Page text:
TV writers: it's just not realistic to have more than one LGBT person in a friendgroup 

me: *hasn't seen a straight person in 3 days*

While there are more individual gays on screen than ever, the absence of life as it exists between queers is almost more pronounced today than it was twenty years ago. Short of Pose, an historical drama set in the early nineties, and Tales of the City, a sequel to a show first broadcast at the same time, I’m not sure I can think of a single show like Queer as Folk or The L Word which portrays such a culture. The issues that face LGBTQ people are almost entirely gone from our screens, except from when, as Schulman points out, they are intensely personal, stripped from the political, and provide an opportunity for growth for a heterosexual. The trials of coming out are in, the trials of finding a job or apartment when faced with homophobic bosses and landlords is out, learning to love yourself is in, learning to find one remaining bar still open in this damn town where I can get a cold beer and a blowjob is out, a gay best friend who seems to have no other gay friends is in, access to fucking healthcare or an appointment at the gender identity clinic is out

A case in point: I settled down to watch Happiest Season just before Christmas, a much-awaited lesbian rom-com starring Kristen Stewart, Aubrey Plaza and Alison Brie, and celebrated before release as a progressive step forward in mainstream lesbian representation. Kristen Stewart plays a young lesbian woman going to spend Christmas with her girlfriend’s family, who she’s not yet met. Only one problem: her girlfriend hasn’t come out yet. Uh oh! From such promising beginnings, the film curiously fails to build momentum. The premise might suggest the heartwarming comedy of errors and manners we saw in The Birdcage when a gay person’s daily life meets a straight person’s expectation of what a family should look like. Instead we get an increasingly vicious and unhinged renunciation of love and homosexuality from Stewart’s girlfriend, wildly disproportionate to the supposed conservatism of the family. 

Her girlfriend’s cruelty only serves one function; to increase the good vibes festive payoff when the family, in the end, welcome Stewart into the fold. I wonder what a heterosexual might make of this film; as a fag, the intense and visceral cruelty of the girlfriend, disavowing not just her lover but lesbianism per se in a virulently homophobic manner, is far too disturbing to be “made good” by the cosy acceptance at the end. While the unbroken integrity of the family unit might cover that sin for a straight person, it surely stirs the pot of the queer psyche too much for anyone to believe that Stewart, having being treated as a source of humiliation and shame, would stick with her terrible girlfriend? The compulsion to stay with your appalling partner through their increasingly ill treatment of you, because, I don’t know, love finds a way, because the lure of the family: this is a heterosexual’s love story. I struggle to believe that any queer watching Happiest Season could regard it as a happy ending; the girlfriend’s unresolved homophobia is bound to destroy the relationship in the end. It seemed all too clear that, despite the lesbian director and bisexual star, the film was part of this new genre: gay stories for straight allies.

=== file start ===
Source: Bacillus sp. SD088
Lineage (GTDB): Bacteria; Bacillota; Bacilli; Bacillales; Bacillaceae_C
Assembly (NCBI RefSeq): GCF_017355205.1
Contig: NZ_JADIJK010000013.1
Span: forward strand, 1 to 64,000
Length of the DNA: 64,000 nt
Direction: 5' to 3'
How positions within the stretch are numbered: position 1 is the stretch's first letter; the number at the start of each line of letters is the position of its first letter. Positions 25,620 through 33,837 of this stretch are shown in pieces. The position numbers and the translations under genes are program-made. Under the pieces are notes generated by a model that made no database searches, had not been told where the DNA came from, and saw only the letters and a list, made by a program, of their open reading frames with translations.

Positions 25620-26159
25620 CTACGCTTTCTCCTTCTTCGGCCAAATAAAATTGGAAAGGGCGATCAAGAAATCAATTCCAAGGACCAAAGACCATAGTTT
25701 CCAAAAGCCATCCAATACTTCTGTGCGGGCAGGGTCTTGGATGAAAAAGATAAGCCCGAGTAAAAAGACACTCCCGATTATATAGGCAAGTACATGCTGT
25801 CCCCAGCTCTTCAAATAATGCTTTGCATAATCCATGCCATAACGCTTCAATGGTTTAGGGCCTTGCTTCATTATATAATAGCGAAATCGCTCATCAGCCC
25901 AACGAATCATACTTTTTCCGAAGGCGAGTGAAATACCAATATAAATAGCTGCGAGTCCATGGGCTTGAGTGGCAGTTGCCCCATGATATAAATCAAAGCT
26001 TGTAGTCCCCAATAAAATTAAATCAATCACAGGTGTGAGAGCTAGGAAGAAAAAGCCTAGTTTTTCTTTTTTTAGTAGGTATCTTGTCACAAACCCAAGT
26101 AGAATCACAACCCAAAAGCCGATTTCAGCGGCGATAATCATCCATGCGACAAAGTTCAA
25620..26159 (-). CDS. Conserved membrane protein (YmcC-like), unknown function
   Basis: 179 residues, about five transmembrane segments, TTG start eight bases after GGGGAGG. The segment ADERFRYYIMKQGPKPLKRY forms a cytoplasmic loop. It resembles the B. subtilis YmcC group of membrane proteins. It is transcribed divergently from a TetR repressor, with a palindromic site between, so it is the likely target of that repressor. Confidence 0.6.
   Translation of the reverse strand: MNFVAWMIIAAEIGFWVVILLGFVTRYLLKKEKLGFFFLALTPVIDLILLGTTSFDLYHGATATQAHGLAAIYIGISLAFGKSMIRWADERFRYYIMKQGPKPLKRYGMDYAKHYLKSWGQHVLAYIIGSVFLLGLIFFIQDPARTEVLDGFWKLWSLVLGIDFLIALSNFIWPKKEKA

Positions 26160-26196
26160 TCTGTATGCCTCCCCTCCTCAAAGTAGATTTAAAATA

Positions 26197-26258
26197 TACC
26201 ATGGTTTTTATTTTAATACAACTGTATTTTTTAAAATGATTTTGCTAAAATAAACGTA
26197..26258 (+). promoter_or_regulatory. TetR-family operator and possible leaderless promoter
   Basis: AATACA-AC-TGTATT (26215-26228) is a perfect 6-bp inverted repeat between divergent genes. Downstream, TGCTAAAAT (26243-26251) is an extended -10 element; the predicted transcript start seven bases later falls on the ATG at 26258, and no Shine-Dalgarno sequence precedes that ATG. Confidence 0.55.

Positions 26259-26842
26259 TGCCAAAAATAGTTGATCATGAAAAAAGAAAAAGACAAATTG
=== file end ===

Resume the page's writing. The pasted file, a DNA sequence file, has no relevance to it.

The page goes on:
Of course, the use of a queer person as an audience surrogate is nothing new, but that feels different. The external eye that a queer character, especially a narrator, can bring to a story can be used to help explain the dynamics of an otherwise closed society from the perspective of someone who might pass, but nonetheless is chronicling and analysing with the eye of the queer, watching for dangers and idiosyncrasies. In Brideshead Revisited, a novel by Evelyn Waugh adapted for TV in 1981, Charles Ryder plays theexemplar of the queer audience surrogate. His sexuality lets him through the gates of Brideshead, allowing him to explain and decode from the inside, to the outside, the vagaries of upper class morals and priorities. Christopher Isherwood plays a similar trick in Goodbye to Berlin; the homosexual is somehow outside of the class system and marriage market just enough to look in, in his words as “a camera with its shutter open, quite passive, recording, not thinking.” Lesbian author Patricia Highsmith’s stunning character of Tom Ripley, a sociopathic fag par excellence, allows him and the reader to move effortlessly through the class dynamics of the rich leaving bodies in our wake, and in The Line of Beauty gay author Alan Hollinghurst provides a cognizant riff on the theme, with the protagonist Nick Guest (guest, geddit?) slipping between the heights of the wealthy Thatcherite elite and the working class gay lives they were maligning and destroying. But all of these characters perform a similar function; observing from the outside a social circle relentlessly obsessed with itself, blind to the existence of the different, the other. They are our mole on the inside, and they allow the reader to see it with the fresh eyes of a queer who can never belong. “What the fuck,” you end up thinking, “are these people doing?”